Chronicle of 1st D-TRANSFORM Leadership School – Day 1 (Nov. 14th, 2016)

by Jean-François Colas, UOC Doctoral School

On the afternoon of its first day, the 1st D-TRANSFORM Leadership School—hosted by The Universitat Oberta de Catalunya (UOC) and aimed at preparing Higher Education leaders to become the change makers of the university of t omorrow—imparted its Opening Keynote and its first Working Session.

After being welcome by UOC’s President Josep Planell and Vicepresident Marta Aymerich, the about 40 attendees shortly introduced themselves.

In her Keynote entitled ‘The opening up of education and the modernisation of higher education agend a in Europe’, Andreia Inamorato dos Santos from The European Commission’s Joint Research Centre (JRC; Seville) first explained how much research at JRC on Open Education is in Europe’s Agenda and that although there is no shared understanding what Open Education means, a broad working definition, bridging formal and informal education, should be adopted. Open Education is about Opening up Education, modernising and innovating our HE systems in Europe through the use of digital technologies and is not only (or not just) about MOOCs and OER. Most higher education institutions in Europe do not seem to have an Open Education strategy. Thus, to support them, the JRC designed the ‘OpenEdu Framework’ a hands-on tool helping to make strategic decisions on Open Education. After mentioning other elements of the OpenEdu Project such as OpenSurvey and OpenCases, the presentation ended on the OpenCred initiative aimed at supporting learning recognition in Open Education. Again, terminology is important for distinguishing Credentialisation from Recognition of Learning Outcomes. In the discussion that followed the keynote, it was emphasized that universities should do more than simply include isolated experiments in their activities by truly embedding Open Education in their overall institutional mission.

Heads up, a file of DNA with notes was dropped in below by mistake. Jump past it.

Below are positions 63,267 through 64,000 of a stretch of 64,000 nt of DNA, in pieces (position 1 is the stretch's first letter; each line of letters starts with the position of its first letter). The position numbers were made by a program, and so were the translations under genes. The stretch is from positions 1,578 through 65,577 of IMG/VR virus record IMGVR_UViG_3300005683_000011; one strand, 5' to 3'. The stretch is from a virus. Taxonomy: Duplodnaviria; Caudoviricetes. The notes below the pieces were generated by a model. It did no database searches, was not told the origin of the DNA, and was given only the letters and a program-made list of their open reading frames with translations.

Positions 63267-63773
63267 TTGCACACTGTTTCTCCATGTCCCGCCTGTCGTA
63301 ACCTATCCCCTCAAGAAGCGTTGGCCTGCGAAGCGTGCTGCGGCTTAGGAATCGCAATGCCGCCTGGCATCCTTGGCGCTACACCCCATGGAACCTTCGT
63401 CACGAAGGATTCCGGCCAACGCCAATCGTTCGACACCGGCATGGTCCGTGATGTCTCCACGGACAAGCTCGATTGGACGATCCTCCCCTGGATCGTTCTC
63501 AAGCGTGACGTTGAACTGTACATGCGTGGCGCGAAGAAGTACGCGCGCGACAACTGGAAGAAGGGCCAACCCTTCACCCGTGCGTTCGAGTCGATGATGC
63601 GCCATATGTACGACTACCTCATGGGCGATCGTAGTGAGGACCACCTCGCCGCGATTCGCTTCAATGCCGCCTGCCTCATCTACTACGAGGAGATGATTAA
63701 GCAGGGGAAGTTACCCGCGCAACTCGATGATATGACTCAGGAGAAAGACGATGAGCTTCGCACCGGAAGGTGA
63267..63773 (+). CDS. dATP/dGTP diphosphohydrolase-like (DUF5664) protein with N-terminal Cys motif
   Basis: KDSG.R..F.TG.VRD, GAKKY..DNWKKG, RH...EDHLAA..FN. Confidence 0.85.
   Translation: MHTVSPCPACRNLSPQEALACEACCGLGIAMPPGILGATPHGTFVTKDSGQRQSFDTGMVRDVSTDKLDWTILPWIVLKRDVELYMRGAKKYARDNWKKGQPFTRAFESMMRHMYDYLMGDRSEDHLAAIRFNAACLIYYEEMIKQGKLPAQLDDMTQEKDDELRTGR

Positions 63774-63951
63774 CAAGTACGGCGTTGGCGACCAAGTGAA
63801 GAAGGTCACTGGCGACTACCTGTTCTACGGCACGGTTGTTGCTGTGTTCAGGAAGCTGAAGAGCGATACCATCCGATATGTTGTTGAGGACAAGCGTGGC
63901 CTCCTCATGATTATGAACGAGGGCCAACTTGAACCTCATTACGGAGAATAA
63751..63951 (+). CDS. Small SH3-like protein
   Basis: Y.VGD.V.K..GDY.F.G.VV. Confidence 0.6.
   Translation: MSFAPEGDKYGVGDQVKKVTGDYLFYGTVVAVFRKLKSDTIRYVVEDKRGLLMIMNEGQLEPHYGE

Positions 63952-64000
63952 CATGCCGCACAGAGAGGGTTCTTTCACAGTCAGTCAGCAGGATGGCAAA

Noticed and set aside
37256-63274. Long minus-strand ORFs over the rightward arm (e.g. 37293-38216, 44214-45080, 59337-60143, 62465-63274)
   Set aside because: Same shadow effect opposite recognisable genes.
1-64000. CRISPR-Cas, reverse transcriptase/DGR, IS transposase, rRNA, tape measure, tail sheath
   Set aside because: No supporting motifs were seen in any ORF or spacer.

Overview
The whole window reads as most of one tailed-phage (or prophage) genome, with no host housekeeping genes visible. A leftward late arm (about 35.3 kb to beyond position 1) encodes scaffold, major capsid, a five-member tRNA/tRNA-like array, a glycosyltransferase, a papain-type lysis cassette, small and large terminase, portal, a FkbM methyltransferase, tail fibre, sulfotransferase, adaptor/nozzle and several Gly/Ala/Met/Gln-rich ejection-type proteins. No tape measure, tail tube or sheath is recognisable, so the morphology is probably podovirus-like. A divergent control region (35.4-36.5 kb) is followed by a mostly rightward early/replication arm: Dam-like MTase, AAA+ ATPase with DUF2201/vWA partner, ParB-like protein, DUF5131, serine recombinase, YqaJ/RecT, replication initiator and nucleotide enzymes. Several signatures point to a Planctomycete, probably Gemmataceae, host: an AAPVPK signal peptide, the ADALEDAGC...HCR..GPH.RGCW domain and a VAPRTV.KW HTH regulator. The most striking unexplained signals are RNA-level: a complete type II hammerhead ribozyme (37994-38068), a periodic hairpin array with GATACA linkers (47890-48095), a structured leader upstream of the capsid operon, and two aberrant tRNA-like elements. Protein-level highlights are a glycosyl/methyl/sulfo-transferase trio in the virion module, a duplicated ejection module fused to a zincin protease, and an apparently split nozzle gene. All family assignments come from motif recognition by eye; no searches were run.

The Working Session entitled ‘Millennials and strategies (profile, content consumers and cyberculture)’ was aimed at debating on the latest thinking on millennials, digital visitors and digital natives and to build this knowledge into revised strategies for teaching and learning. First, Elena Neira (La otra pantalla/UOC) began by exposing who the millennials are and how they are. Her view of ‘Digital Natives’ with a millennial mindset was discussed by Steve Wheeler (Plymouth University) who argued that habitual use of technology develops digital skills regardless of the age or birth date of the user; therefore the term ‘Digital Residents’ should be preferred. Ismael Peña (UOC) who moderated the session organized a dynamic activity where attendees expressed their positioning with regards to question on strategies by moving to one of four distinct quadrants in the room. For example it was asked ‘who decide what has to be learnt?: the system or the apprentice?’, ‘Knowledge must be social or institutional?’, or ‘The main barriers to open education are institutional/individua l or pedagogical/technological?’. This dynamic sparked interesting reflections. For instance, it was suggested that whereas most millennials are technologically skilled they are not so qualified for navigating the open oceans of information and that e-teaching should be a prerequisite for e-learning.

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